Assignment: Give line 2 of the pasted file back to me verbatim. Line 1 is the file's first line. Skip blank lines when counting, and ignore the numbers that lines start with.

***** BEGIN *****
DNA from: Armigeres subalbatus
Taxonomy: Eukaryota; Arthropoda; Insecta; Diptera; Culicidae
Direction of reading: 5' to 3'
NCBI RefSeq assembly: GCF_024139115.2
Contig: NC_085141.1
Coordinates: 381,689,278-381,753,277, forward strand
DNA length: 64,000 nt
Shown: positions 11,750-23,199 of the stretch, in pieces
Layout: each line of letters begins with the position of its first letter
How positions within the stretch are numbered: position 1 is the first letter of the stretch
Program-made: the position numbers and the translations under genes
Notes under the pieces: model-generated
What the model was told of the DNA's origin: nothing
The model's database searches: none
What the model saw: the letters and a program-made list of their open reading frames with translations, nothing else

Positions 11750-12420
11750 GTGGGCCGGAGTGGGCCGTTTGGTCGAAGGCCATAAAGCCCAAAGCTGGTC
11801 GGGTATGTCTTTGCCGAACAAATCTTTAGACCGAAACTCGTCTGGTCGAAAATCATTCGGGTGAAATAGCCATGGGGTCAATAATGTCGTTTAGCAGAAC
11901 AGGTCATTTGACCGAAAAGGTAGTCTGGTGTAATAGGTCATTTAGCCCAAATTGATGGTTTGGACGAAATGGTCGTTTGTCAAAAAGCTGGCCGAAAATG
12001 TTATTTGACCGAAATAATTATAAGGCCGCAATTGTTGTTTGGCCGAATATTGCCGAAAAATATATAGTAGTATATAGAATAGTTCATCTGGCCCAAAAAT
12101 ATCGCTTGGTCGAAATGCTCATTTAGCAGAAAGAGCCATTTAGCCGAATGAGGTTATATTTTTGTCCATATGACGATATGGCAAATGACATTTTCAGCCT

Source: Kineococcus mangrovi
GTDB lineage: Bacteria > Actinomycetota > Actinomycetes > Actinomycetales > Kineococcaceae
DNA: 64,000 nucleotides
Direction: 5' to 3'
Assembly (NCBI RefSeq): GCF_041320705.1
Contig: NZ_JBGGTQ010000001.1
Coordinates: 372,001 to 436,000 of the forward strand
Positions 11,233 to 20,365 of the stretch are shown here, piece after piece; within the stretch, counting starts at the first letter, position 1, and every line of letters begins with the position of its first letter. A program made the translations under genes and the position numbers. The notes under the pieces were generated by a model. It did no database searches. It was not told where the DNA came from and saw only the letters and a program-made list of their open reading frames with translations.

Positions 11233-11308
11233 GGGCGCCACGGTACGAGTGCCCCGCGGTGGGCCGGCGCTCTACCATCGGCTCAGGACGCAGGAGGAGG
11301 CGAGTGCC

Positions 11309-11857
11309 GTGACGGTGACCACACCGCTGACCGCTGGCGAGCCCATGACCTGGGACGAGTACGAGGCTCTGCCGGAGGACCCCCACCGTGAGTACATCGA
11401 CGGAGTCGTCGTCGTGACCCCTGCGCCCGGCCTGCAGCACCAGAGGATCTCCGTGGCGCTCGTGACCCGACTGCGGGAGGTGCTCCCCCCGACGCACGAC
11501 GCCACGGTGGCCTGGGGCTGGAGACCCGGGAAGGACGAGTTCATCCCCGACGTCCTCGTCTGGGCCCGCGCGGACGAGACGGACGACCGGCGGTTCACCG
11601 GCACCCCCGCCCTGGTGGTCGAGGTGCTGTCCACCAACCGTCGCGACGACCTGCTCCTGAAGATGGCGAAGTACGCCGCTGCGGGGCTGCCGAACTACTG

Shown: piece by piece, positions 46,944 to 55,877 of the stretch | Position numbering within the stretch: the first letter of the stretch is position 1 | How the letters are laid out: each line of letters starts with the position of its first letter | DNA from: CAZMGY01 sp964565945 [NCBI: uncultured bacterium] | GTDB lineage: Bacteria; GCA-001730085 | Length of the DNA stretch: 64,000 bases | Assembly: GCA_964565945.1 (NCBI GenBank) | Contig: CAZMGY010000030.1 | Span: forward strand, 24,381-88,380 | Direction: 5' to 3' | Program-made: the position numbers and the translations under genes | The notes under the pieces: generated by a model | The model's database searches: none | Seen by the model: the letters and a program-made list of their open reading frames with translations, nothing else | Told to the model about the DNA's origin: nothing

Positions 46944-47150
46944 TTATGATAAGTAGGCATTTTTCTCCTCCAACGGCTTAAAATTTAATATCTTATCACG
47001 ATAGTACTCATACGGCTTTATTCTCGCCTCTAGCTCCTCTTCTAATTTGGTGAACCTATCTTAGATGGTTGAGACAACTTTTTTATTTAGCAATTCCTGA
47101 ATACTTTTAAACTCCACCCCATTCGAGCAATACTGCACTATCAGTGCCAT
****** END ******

Taxonomy: Eukaryota; Arthropoda; Insecta; Diptera; Culicidae